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Cyprus scientist discovers so-called 'deltacron' COVID strain

One investigator challenged the 'deltacron' variant and said it could simply be laboratory contamination.

ATLANTA — It's not something out of a sci-fi movie. It's what health leaders in the European country of Cyprus said is a new strain of COVID-19. Doctors found the so-called 'deltacron' variant in more than two dozen patients over the weekend with combined mutations from both the delta and omicron variants

However, an investigator challenged the 'deltacron' variant and said it could have been from laboratory contamination. 

“Well, It's a cute name. That's not an official name and not what WHO or anybody else is calling it," said Dr. Richard Rothenberg with GSU Public Health. “What it consists of is a virus that appears to have the major characteristics of delta, but it's got about 10 or 12 changes that are associated with omicron."

Yet, scientists in Cyprus believe 'deltacron' is real because of the mutations from both delta and omicron being found in mostly hospitalized patients. 

Now, you may be wondering how 'deltacron' would become an actual variant; that decision usually comes from the World Health Organization.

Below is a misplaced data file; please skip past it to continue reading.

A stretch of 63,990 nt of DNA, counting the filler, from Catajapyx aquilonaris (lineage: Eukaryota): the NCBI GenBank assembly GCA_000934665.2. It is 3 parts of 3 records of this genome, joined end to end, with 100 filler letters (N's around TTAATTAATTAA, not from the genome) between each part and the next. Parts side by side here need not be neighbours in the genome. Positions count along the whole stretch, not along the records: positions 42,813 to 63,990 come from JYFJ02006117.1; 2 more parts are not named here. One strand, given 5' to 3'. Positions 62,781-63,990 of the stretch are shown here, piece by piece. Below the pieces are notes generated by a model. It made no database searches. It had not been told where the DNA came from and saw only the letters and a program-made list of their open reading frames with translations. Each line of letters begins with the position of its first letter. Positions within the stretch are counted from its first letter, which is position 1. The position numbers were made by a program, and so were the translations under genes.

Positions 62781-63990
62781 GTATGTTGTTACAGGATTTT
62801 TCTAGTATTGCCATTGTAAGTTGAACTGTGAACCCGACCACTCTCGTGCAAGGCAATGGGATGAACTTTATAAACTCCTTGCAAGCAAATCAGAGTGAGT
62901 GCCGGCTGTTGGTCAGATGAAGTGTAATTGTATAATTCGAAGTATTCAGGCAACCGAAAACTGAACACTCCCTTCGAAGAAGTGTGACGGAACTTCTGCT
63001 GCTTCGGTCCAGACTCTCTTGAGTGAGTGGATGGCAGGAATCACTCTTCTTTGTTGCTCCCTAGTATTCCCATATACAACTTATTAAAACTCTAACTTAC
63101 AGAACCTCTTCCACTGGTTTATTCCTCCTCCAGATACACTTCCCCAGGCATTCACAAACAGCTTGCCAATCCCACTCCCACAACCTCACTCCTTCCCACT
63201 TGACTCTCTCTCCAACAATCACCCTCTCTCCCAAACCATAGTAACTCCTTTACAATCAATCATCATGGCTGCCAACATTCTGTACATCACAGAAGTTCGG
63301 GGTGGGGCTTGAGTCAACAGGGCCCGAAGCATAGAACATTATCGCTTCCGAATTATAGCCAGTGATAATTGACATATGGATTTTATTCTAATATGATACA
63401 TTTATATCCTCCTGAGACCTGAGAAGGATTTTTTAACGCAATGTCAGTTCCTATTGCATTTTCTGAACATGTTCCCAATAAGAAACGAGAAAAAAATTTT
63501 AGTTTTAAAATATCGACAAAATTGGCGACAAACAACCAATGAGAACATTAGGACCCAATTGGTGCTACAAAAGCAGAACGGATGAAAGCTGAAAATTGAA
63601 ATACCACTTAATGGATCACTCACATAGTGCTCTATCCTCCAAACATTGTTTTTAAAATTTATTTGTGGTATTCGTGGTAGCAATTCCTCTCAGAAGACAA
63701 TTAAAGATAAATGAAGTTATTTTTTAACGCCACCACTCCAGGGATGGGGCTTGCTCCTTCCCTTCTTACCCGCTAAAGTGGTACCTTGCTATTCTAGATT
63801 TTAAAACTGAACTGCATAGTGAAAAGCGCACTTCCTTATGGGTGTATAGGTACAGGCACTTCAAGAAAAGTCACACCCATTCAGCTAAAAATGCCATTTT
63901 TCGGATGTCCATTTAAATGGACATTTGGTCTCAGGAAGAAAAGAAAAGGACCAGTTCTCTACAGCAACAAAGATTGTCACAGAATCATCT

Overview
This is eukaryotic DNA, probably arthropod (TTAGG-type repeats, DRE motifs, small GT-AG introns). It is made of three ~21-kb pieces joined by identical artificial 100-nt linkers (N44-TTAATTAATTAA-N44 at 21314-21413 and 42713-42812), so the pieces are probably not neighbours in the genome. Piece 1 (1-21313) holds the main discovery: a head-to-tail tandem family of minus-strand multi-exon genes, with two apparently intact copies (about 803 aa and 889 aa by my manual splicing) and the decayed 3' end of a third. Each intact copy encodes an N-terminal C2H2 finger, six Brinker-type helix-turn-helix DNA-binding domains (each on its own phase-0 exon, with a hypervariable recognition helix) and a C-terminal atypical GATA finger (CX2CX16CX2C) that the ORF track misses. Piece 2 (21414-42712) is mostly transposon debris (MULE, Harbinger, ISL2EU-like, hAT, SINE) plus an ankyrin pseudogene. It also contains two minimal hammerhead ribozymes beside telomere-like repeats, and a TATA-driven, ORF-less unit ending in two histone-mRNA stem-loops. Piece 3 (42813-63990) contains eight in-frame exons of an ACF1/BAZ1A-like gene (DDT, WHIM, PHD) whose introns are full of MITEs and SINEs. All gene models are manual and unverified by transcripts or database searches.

“If, in fact, it is verified as a new variant, then it will be labeled by WHO with some sort of official designation with some sort of nickname, like delta-omicron, or whatever it might be," Rothenberg said. 

Meanwhile, Dr. Anthony Fauci urged Americans to get vaccinated, so as to lower our vulnerability as COVID-19 continues to evolve.  

“If we had the overwhelming people in this country vaccinated and those who needed to be boosted get boosted, our vulnerability would be much less than it is right now," Fauci said. 

“The long term picture is just really not all that clear," Rothenberg said. "There are some hints as to what may be going on, and I think people should not rush to conclusions and should recognize that this kind of information is going to be forthcoming on a regular basis.”